Why Starting a New Relationship is Often Discouraged in Early Recovery
With all the concerns that need to be considered, is it wise to start a relationship while in recovery? Many recovery programs, Including Alcoholics Anonymous, suggest a “one year rule” regarding relationships for people who are new to recovery. Recovery, especially early in the process, requires one to be self-focused. This is a time when inner reflection, personal evaluation and the gaining of new insights, skills and behaviors must be prioritized in order to have the best chance for achieving one’s sobriety goals.
The general view behind the suggestion to refrain from starting a new relationship in the early recovery stage is that anything that will distract from this necessarily intense self-focus will reduce the chance for recovery success. In addition, it is not really fair to a potential partner to make a commitment to a relationship when you cannot be sufficiently available to them or the relationship itself, which also requires “tending.”
- A relationship can provide a built-in support system: A committed partner can be a cheerleader, a gentle task-master and a source of motivation to help the recovering person stay on track.
- A partner can help with the acquisition and practice of new, positive coping skills. Having a partner with established communication and emotional coping strategies can help the recovering partner learn and practice such skills by providing invaluable feedback and modeling.
- A healthy relationship can boost the self-esteem of the person in recovery. A shared vision, goals and mutual support can greatly assist the recovering person in feeling good about themselves and release the need to numb feelings or avoid self-assessment.
- A relationship can be a substitute addiction itself. For some people, especially in early recovery, the emotional “high” that accompanies a relationship can replace an addiction to substances, but the addictive process itself is still maintained.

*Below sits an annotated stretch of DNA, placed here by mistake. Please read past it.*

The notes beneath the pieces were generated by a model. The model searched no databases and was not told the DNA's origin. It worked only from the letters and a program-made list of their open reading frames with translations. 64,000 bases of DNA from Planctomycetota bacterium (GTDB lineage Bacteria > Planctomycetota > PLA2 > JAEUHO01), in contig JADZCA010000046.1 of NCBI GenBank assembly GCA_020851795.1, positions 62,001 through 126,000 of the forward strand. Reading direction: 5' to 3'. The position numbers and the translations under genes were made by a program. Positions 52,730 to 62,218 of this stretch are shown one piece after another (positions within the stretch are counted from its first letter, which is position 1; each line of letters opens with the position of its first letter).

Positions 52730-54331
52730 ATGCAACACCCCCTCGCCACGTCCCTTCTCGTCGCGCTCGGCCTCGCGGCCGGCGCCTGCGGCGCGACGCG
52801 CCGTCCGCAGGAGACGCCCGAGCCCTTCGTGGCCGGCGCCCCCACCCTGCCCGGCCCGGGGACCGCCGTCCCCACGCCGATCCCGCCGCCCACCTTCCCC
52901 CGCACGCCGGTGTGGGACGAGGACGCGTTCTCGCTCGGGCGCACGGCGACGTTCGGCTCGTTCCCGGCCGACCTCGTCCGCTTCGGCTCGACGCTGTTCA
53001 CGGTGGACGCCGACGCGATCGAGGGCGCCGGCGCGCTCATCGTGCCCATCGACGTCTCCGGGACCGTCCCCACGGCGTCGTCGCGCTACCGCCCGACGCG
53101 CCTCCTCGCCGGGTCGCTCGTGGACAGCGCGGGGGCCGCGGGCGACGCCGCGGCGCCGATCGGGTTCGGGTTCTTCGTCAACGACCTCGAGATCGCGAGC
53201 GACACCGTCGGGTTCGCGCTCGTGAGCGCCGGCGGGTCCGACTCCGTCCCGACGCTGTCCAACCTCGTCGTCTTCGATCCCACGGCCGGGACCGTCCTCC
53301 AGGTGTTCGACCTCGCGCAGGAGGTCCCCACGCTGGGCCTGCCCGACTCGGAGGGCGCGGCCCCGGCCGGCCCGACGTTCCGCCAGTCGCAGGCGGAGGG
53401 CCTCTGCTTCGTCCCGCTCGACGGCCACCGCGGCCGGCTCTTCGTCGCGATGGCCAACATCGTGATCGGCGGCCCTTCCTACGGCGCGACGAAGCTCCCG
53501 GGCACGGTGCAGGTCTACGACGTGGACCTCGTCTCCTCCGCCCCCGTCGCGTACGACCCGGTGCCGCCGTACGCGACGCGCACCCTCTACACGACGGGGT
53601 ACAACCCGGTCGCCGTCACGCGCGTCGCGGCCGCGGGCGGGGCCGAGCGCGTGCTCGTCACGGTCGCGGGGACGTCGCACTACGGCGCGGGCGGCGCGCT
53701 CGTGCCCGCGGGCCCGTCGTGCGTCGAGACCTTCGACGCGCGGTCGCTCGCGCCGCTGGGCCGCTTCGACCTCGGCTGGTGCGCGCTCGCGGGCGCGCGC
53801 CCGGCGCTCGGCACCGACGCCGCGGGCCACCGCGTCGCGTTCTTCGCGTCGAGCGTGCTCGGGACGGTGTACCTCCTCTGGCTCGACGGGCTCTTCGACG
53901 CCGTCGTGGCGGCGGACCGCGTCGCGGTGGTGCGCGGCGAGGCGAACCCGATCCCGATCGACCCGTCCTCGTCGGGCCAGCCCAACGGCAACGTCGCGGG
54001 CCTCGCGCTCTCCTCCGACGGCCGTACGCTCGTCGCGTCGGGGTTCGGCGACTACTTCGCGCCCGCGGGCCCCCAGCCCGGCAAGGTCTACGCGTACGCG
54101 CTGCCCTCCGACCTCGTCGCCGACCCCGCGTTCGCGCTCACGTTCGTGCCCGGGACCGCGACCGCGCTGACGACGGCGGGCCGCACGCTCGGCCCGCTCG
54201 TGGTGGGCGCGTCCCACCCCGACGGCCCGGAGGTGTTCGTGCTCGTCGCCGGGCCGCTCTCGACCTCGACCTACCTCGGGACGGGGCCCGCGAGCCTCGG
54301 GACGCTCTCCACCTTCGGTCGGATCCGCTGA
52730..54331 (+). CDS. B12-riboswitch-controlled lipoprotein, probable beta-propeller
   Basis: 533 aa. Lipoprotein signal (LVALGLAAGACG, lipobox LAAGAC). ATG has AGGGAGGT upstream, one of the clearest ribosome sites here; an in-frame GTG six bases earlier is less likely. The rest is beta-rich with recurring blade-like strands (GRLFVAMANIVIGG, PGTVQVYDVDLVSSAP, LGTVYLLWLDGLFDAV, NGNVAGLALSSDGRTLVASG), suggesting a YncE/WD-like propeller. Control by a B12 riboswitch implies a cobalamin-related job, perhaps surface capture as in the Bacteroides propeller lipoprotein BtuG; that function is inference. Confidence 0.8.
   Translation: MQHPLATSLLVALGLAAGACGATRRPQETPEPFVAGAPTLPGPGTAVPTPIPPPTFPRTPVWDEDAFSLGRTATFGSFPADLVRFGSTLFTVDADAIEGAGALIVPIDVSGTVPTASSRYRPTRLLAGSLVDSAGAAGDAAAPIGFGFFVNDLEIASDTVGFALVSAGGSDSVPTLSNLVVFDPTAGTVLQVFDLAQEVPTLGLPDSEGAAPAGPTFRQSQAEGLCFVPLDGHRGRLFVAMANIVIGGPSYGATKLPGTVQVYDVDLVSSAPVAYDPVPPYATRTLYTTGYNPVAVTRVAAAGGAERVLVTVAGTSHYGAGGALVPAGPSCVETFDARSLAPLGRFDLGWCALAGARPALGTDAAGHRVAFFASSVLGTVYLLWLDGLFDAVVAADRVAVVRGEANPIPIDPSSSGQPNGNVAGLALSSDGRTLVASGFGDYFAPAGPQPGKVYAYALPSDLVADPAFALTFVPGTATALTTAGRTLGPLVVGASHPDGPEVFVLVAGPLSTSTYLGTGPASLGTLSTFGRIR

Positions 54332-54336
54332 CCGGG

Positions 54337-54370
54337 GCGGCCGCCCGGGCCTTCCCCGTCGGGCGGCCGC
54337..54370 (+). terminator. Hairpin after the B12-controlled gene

- A relationship can thwart recovery goals. When in a relationship, self-reflection, introspection and the intense focus on one’s self is often sidelined as the maintenance of the relationship requires a focus on another and on shared goals.
- A relationship can easily become co-dependent. If partners are not careful, and recovery is not sufficiently established, a relationship can devolve into codependency, where partners excessively rely on one another for emotional and psychological support, rather than developing their own independently.
Balancing a Relationship and Personal Recovery Goals
It is possible to maintain a relationship and maintain your recovery goals if you keep these tips in mind:
- Be true to yourself as well as to the relationship. Remember that your first priority is to yourself and your recovery. Rather than being self-centered, or egotistical, this is a self-focused approach. You have to be your own best friend and supporter before you can effectively offer yourself to another.
- Prioritize honesty and openness in communication and feedback. Resist the temptation to fall back into old, addictive patterns when you are feeling vulnerable. This is the time for trusting your partner to accept you as you are and to build trust within your relationship.
- Practice kindness and compassion to both yourself and your partner. Recovery is hard—on you both. Kindness and compassion can provide the emotional salve to smooth over many bumps and bruises and can make the difference between success and failure, in both your recovery and your relationship.